Posts Tagged ‘Gina Rappaport’

~Matthew Rozell, a history teacher whose project reunited hundreds of Holocaust survivors with the American soldiers who liberated them, takes a backwards journey to the authentic sites of the Holocaust, retracing the path of the survivors who are now his friends.~

A year ago I took one of the most transformative journeys of my life, with 24 fellow educators, to study the Holocaust and the Jewish resistance to it, in Washington, DC, Germany, the Czech Republic, and Poland. I kept an extensive diary and took tons of photographs. And contrary to many assumptions, it was a journey that led to profound understandings about life, not death.  For the next several days, I have decided to go back and retrace my steps and try to process what unfolded for me.


July 12.

After a very intense day at Auschwitz-Birkenau, after people in our own tiny group found the names of their murdered families in the Book of Life, we had a debriefing session at the hotel. The consensus is that for one to simply have the will to live, in a place where life was not valued, is an act of defiance and resistance. For one person to care for another under such circumstances, where one is not even considered a person, is extraordinary.

People did these unspeakable acts to other people. But the “monster” myth is just that.  I suppose it is one way of coping with the unthinkable. Let the perpetrators off the hook in a sense, labeling them “monsters”, not humans capable of deeply evil deeds,  and move on. Don’t you think it kind of absolves them of something? They are not human, after all,  so what does one expect of them?

Others may choose not to think about  such things at all. I certainly do not blame them. But to me, to not think about it is to forget, and to forget is as good as saying that it did not happen. But you can’t just talk about the history, the chronology. To really try to understand, one has to know the stories of the individuals who were here. To make it real, and the same goes for all history.


1.4 million people visit here every year. That too presents its own set of challenges.


July 13.

We are back with our guide Gusia. She is taking us to the Krakow Ghetto area, which will include the Oscar Schindler factory, now a museum.

According to his autobiography, “The Pianist” director and child survivor Roman Polanski recalled as a young child, his initial feeling in the Krakow ghetto here was  that “if only one could explain to them that we had done nothing wrong, the Germans would realize that it all was a gigantic misunderstanding.”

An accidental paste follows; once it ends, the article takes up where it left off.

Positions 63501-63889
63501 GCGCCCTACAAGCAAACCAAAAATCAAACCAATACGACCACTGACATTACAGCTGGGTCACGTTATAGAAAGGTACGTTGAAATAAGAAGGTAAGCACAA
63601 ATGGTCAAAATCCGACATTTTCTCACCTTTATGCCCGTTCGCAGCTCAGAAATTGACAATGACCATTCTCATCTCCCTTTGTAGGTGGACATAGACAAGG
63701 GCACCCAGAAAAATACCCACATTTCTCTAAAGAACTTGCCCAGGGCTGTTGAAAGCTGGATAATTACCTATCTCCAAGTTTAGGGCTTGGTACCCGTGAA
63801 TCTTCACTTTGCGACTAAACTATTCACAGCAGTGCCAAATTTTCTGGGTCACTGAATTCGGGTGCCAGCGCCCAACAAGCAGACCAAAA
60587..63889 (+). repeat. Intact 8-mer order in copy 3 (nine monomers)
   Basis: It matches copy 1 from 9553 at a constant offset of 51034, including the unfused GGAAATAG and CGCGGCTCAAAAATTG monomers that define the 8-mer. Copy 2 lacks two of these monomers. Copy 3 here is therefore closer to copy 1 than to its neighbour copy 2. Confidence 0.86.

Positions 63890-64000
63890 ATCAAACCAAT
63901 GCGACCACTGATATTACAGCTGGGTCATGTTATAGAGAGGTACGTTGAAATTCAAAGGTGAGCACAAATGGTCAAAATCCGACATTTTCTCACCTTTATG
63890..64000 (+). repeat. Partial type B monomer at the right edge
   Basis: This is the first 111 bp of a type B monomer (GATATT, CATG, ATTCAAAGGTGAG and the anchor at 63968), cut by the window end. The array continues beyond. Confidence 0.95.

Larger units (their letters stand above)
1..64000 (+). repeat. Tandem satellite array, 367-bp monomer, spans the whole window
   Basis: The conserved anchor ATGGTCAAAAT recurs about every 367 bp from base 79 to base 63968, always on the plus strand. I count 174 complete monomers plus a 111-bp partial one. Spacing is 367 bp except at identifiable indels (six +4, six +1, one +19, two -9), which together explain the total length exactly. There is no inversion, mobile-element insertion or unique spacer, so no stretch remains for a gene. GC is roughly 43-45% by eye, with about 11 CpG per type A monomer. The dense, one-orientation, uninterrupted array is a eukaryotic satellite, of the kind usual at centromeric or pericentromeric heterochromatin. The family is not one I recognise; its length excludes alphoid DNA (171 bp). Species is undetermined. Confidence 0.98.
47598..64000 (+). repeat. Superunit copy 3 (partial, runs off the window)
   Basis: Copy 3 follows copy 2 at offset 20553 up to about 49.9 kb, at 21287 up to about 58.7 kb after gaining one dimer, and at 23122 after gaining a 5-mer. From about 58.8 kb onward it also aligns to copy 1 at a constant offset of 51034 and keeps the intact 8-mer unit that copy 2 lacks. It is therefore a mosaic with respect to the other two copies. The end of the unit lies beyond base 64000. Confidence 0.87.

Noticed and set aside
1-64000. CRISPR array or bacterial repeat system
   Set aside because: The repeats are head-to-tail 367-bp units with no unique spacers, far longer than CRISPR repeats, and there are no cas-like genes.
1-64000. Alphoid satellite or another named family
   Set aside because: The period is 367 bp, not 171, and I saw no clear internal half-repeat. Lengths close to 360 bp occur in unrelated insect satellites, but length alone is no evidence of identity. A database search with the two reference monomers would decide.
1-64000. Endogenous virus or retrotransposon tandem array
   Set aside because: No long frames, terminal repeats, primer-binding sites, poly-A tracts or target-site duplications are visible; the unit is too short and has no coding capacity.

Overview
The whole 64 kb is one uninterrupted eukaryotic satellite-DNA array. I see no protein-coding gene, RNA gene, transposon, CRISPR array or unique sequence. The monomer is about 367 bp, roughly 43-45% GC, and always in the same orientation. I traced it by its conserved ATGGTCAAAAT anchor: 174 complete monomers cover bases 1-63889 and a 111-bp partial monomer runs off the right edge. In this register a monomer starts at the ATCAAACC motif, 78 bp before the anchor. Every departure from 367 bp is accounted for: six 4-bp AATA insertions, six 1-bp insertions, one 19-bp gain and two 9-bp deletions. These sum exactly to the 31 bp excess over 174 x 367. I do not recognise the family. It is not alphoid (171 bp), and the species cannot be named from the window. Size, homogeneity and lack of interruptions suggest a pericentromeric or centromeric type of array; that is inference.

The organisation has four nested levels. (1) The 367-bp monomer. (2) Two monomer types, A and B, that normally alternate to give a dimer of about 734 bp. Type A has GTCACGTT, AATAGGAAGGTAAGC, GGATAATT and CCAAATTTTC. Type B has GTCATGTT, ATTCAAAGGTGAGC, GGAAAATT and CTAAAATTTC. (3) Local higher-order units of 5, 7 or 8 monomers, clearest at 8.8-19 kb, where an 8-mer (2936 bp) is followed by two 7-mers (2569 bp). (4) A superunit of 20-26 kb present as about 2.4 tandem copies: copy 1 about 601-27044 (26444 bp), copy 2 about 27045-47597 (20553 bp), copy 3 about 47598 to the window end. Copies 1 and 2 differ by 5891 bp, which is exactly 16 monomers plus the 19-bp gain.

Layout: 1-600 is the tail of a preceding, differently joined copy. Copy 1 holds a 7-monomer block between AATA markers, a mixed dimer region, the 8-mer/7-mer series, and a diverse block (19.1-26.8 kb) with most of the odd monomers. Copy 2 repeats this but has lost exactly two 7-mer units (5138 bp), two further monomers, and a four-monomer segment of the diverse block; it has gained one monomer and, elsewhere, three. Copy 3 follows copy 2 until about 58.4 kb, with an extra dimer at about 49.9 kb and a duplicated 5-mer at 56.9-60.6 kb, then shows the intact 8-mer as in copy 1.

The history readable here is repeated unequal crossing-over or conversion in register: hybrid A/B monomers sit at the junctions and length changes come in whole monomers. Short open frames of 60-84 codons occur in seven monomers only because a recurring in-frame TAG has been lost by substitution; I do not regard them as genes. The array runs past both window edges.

If only.

Assembly point, memorial, Krakow Ghetto.

Assembly point, memorial, Krakow Ghetto.


Old Town, in the Jewish Quarter. Gusia.

Old Town, in the Jewish Quarter. Gusia.


Restored Jewish Cemetery. Remuh. Wall constructed with gravestones destroyed by the Nazis.

Restored Jewish Cemetery. Remuh. Wall constructed with gravestones destroyed by the Nazis.

Tempel Synagogue, interior. Restored. Used a stable by Germans. Krakow.

Tempel Synagogue, interior. Restored. Used a stable by Germans. Krakow.


Now I have a story to tell, and this is where it begins, in Krakow, in 1939.

An internet search led a manuscript collector to my site. A five page typewritten document, written on the stationary and letterhead of the Nazi camp commandant at Hilersleben following the liberation of the Farsleben train in April 1945, traces the autobiographical journey of the Jewish girl from Krakow and the horrors, and miracles, that befell her. And yes, we did identify positively the author, who was still alive when the dots were connected.


page-1-compactI begin the story of my sad experiences in this terrible war as follows:

The First of [September] 1939. The war broke out. It was a terrible day for all people of Poland. After several days of battle the first German troops occupied Cracow. It was a fatal moment in my life. I was eighteen years old.

Until this day I did not know the meaning of fear, I was never afraid. I was standing near the window in my own room and looking down, my face was pale and tears were flowing down on my cheeks. I felt that now is the beginning of a new, bad life.

Krakow was to be one of the only cities not destroyed by the Germans, as it would become the seat of their “General Government” for the administration of the Occupied Territories in the East. It was, of course, to be “Judenrein”.

Just the second day of the German occupation all buildings were covered with orders and instructions. Everything was forbidden, we did not know what to do. All Jews of Poland were obliged to give up their foreign money and gold. After several days all Jews were obliged to leave their nice lodgings and move in the ugliest rooms of the town. After two weeks took place registration from people to work from 16-60.

Every day the German soldiers took people from the street to clean the town. All Jews were obliged to wear signs. In December was a search of all Jewish dwellings. The SS men took gold, money, and silver. Every man and every woman were compelled to take off all their underclothing. They searched very exactly. In the meantime they took away the nice furniture and nice clothing. All the goods of Jewish  shops were taken away and carried to Germany.

The population was disarmed and by November, 1939, the intellectuals all arrested. From the USHMM:

“Like elsewhere in the Generalgouvernement, the German occupation authorities required Jews in Krakow city and the surrounding areas to report for forced labor (October 1939), form a Jewish Council (November 1939) identify themselves by means of a white armband with a blue Star of David to be worn on the outer clothing (December 1939), register their property (January 1940-March 1940), and to be concentrated in ghettos (September 1940-March 1941).”

Gina was sent to the nearby Tarnow Ghetto the following August:

In the meantime they took all the intellectual people such as physicians, lawyers, engineers and sent them to Auschwitz and other concentration camps. Two weeks afterwards the families of these people received advice telling them about their fathers’, brothers’, and sisters’ deaths. Every day they took new people and sent away. Every day was a searching conducted in another house. We suffered and suffered without interruption.
We changed our dwellings. The winter approached. Now we had new sorrow. We had no wood, no coal. We were frozen the whole winter. We caught a cold very often.
With the beginning of the year 1941 began the great tragedy of our nation. One day we heard a firing in the street. What happened? Nobody knew. Everyone was afraid to look through the window. After some hours i went down and the streets were full of blood. I went to search for my sister. Where is she? Perhaps dead. At last she returned home. I was happy she was alive. When she entered the room I couldn’t recognize her, she looked pale and full of fear. She couldn’t speak and did not want to describe what she had seen.